10 January 2013

Reflection: TLaC Chapter 1

First, let me paraphrase the techniques:
  • No Opt Out—Never allow students to say "I don't know" when you ask them a question. If they do, have the class give the right answer, then have that student repeat the right answer.
  • Right Is Right—Don't let students get away with partial answers. Lead them into giving the full, right answer.
  • Stretch It—When students do have the right answer, take it further (or higher into Bloom's taxonomy).
  • Format Matters—Students will use proper grammar, complete sentences, and correct units, all in an acceptable volume.
  • Without Apology—There's no such thing as a boring subject. Don't apologize for your curriculum. Save your curriculum complaints for your blog, but until the bureaucrats make changes, make it as exciting and useful as possible, and it will become such.
As I mentioned earlier, a lot of this is a form of immediate feedback to students. Immediate feedback creates high expectations that students are motivated to reach.

A second idea that seems prevalent is that of a confident, charismatic, serious, bold, and fearless teacher. Not a grasshopper. (No classroom management techniques mentioned yet, however. Perhaps these techniques take care of that innately.)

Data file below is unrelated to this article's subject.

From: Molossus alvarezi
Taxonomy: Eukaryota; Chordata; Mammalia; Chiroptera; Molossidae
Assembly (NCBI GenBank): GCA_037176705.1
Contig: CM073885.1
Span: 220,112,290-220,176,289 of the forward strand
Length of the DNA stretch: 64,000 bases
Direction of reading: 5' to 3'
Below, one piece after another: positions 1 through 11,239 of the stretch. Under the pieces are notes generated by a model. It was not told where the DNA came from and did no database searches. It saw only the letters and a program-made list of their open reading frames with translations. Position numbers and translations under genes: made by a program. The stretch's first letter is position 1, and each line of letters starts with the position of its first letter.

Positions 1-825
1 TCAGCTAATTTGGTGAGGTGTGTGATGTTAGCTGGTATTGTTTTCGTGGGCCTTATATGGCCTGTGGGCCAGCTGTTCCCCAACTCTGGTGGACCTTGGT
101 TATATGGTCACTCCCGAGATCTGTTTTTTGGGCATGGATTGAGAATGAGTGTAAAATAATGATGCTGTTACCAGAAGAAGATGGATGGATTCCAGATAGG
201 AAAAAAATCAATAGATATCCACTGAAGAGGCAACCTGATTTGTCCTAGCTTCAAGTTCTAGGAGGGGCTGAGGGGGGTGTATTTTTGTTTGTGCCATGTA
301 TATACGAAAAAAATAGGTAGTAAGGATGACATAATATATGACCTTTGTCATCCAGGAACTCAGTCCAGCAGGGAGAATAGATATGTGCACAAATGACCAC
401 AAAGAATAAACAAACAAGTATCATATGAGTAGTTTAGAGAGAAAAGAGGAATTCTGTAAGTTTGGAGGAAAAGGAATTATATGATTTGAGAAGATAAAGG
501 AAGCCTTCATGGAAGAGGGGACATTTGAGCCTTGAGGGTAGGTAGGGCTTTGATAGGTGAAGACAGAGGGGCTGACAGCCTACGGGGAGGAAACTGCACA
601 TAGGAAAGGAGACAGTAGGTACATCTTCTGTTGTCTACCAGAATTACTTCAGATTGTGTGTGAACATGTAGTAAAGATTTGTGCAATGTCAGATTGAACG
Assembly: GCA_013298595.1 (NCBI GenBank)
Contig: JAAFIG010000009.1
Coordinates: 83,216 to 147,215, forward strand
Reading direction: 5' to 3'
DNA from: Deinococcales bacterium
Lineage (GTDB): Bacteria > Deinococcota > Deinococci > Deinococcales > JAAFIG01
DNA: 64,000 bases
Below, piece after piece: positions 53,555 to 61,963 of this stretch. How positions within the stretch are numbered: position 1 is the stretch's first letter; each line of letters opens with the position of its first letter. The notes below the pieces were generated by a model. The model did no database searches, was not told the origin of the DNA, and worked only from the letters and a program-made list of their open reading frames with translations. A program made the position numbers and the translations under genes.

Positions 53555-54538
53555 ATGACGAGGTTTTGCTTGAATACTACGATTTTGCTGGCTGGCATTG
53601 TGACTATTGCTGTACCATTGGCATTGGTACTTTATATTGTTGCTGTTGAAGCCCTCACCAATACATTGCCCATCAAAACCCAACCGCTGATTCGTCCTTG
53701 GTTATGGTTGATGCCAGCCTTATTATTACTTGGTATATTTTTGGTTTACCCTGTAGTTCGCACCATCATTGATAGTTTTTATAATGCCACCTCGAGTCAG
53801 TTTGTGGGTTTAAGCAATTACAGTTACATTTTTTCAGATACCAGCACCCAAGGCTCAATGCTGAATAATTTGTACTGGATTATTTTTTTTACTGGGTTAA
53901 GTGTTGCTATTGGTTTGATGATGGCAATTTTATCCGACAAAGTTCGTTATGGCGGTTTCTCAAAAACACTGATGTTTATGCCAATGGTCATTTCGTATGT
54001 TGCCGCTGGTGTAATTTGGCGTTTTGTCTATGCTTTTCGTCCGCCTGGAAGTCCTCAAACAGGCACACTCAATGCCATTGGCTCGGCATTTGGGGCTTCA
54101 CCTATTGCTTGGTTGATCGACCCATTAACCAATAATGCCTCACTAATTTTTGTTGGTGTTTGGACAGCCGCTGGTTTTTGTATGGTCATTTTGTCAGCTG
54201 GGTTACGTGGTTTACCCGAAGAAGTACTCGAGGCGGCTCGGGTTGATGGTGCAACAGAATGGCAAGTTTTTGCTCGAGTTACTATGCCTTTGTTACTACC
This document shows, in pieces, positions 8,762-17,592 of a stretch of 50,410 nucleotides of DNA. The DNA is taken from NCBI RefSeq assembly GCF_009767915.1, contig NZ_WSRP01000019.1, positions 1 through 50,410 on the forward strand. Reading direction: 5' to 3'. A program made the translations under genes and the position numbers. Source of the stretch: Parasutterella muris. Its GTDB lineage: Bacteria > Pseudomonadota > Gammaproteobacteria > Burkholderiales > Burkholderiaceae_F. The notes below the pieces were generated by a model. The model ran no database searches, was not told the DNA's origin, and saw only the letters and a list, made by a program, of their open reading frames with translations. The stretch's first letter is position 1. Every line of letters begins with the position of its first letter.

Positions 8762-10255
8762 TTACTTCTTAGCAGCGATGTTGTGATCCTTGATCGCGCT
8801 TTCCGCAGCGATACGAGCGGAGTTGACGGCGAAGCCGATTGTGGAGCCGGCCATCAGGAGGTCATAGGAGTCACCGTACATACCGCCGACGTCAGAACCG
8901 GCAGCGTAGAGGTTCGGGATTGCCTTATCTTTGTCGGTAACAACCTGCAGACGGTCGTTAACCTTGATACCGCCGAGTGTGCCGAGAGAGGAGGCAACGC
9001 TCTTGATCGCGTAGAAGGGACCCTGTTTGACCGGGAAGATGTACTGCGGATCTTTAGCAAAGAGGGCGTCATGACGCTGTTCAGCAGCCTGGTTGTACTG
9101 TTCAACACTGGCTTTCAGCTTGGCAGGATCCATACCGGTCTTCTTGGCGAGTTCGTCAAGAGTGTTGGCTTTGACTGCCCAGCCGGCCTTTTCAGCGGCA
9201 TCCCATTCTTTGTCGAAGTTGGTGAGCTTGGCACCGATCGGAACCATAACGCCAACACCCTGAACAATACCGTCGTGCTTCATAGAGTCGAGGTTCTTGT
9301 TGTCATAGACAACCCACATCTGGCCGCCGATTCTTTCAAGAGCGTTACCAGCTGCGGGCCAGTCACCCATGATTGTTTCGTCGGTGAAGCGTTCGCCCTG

At the end of the chapter is a "Reflection and Practice" section. My natural inclination is to skip it, thinking to myself, "That's stupid," except that the voice that says it in my mind is the voice of a generic, unmotivated, whiney student. So I will do it. Here.
The chapter presented five techniques for raising academic expectations in your classroom: No Opt Out, Right Is Right, Stretch It, Format Matters, and Without Apology. Which of these will be the most intuitive for you to implement in your classroom? Which will be the toughest, and what will make it difficult?
I think the technique I'm closest to already using is Right Is Right. One thing I try to emphasize is file format and naming. It's one of the simplest things and probably one of the most useful techniques for future, and students might complain about it being a simple thing and it shouldn't be a big deal, but I enforce it. It should also be fairly easy to implement Stretch It by teaching software tools, then leading discussions about what sorts of things could be accomplished with those tools.

The toughest technique to apply might be No Opt Out. I actually tried it a little bit today, and it just didn't feel natural. Maybe I can figure out a way to make it mine. We'll see. Without Apology might be tough, but at the same time I'm excited to try it. One aspect of my teaching, which I consider to be a strength in some ways, is that I try to be very honest with students. But that honesty tends to lead to apologizing for curriculum: "I hated doing this when I was in school, but it's important," could be replaced with, "This is a tough practice to get into, but once you do, everything else will come easier."
There are [a] variety of reasons that a student might opt out of answering a question... See how many possible reasons for No Opt Out you can [come up with]. How should the breadth of possible reasons listed cause you to consider or adapt the tone with which you engage students when you use No Opt Out?